Aged six, Robert Drewe moved with his family from Melbourne to Perth, the world's most isolated city, and proud of it. This sun-baked coast was innocently proud, too, of its tranquility and friendliness. Then a man he knew murdered a boy he also knew. The murderer randomly killed eight strangers: variously shooting, strangling, stabbing, bludgeoning, and hacking his victims and running them down with cars, an innocent Perth was changed forever. In the middle-class suburbs which were the killer's main stalking grounds, the mysterious murders created widespread anxiety and instant local myth.In Robert Drewe's hands, a whole time and region come to vivid life. Extraordinarily moving, surprisingly humorous and beautifully observed.
"Carman's flawless performance includes a deliveryman with a cleft palate, a drunk on the beach, and Drewe's middle-class parents. Excellent." (AudioFile)
Humor and great writing. How often are those elements in a true crime account? Wonderful, absorbing, at times laugh out loud funny sketches of the characters and events from an Australian childhood, tracing the odd association between the narrator and a murderer, up to the present. The dense details and amazing people are absolutely Dickensian; the narrator as dimensional and compelling as any great fictional figure. Even Western Australia itself becomes an odd, inscrutable character.If you love true crime and a good story well told, grab this! It also has a terrific reader, who does justice to the luscious prose. I hope it's made into a movie someday.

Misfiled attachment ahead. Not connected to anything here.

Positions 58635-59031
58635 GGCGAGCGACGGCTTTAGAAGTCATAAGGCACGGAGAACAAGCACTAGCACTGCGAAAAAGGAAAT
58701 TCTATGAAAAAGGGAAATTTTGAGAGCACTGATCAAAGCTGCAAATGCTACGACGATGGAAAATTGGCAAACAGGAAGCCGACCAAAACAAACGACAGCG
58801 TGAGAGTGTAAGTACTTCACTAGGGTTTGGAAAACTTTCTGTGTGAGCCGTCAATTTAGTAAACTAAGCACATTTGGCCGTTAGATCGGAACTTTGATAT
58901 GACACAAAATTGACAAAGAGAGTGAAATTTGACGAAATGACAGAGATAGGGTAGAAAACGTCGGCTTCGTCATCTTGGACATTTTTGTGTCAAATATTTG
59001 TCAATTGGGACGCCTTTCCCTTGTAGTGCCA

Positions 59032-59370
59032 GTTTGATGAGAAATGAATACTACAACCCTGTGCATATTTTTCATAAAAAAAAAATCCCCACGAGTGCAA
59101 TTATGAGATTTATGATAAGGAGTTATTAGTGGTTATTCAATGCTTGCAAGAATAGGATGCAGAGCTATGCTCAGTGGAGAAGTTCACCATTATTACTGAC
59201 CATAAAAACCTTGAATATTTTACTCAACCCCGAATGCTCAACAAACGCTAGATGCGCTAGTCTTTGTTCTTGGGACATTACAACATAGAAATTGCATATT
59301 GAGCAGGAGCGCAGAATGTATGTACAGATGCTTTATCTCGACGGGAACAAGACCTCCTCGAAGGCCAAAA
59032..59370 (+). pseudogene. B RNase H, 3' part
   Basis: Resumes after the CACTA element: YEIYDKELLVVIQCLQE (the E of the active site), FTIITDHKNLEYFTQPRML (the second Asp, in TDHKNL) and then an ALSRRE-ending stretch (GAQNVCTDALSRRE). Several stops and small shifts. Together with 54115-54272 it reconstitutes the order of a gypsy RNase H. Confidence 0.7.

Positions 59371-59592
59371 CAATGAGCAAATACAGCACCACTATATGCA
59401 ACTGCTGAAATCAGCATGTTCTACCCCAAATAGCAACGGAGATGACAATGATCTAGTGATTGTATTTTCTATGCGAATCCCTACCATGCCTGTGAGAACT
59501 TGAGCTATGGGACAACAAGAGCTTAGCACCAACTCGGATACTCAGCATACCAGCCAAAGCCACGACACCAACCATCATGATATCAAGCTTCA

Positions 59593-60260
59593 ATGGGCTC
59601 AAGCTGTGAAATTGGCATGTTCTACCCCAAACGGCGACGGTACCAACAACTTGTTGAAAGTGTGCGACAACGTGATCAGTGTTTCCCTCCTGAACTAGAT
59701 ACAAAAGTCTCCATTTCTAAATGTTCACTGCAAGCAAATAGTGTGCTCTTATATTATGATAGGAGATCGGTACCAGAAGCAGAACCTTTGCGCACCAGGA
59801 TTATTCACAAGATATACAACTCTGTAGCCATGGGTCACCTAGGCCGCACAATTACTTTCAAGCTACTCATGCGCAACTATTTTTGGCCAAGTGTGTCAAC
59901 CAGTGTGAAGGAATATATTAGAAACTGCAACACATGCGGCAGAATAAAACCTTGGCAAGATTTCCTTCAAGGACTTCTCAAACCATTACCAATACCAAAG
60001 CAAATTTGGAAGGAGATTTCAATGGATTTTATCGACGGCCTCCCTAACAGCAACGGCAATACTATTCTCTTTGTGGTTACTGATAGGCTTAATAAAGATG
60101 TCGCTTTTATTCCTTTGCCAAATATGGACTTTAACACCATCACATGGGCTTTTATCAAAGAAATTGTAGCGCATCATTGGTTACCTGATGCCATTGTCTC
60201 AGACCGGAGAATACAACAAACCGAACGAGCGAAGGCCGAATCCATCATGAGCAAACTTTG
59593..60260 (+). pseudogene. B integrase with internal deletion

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A fascinating, vivid, and nostalgia filled work. Well performed by Michael Carman except for some jarring mispronounciation of place names. Normally would not be an issue, but for a book so well designed to evoke the experience of growing up in perth this easily avoidable error was frustrating.
Took a while to get into. This is more like an autobio of authors life